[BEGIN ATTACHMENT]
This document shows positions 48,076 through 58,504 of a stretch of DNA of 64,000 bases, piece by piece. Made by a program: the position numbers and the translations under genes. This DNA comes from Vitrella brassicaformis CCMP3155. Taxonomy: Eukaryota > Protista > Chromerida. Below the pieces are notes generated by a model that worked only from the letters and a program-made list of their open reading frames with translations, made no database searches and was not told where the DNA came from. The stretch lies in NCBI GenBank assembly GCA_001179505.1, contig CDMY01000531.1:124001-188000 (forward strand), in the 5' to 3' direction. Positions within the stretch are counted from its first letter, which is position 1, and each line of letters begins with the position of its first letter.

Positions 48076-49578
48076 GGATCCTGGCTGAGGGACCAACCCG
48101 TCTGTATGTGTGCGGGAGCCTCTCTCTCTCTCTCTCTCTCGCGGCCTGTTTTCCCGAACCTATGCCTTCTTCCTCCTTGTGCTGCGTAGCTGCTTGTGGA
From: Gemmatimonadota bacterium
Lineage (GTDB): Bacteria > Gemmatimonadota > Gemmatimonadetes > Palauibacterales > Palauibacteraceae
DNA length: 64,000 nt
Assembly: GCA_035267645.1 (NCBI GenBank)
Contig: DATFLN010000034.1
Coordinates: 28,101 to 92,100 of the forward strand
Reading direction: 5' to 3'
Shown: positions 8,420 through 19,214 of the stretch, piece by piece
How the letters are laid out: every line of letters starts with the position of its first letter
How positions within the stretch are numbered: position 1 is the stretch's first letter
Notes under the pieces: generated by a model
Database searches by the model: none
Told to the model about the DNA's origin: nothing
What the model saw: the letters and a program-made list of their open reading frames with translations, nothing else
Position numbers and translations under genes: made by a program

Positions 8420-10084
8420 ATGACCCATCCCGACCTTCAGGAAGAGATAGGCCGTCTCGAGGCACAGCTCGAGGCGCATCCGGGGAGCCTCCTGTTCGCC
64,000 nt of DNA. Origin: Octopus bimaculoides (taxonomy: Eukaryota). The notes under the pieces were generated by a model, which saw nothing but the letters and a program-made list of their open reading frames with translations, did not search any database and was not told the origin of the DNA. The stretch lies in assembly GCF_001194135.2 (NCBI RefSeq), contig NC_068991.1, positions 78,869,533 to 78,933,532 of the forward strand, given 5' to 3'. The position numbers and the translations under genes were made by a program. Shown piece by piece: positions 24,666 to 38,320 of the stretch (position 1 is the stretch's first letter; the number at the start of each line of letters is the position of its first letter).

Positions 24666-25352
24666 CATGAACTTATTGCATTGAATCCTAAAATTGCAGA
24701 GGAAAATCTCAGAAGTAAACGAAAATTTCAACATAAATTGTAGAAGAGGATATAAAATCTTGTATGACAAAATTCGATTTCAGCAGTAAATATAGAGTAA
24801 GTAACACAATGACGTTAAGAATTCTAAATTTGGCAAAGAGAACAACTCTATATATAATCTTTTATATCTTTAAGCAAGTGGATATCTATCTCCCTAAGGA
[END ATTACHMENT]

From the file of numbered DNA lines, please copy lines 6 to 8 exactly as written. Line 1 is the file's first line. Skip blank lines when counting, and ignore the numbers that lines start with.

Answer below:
Lineage (GTDB): Bacteria > Gemmatimonadota > Gemmatimonadetes > Palauibacterales > Palauibacteraceae
DNA length: 64,000 nt
Assembly: GCA_035267645.1 (NCBI GenBank)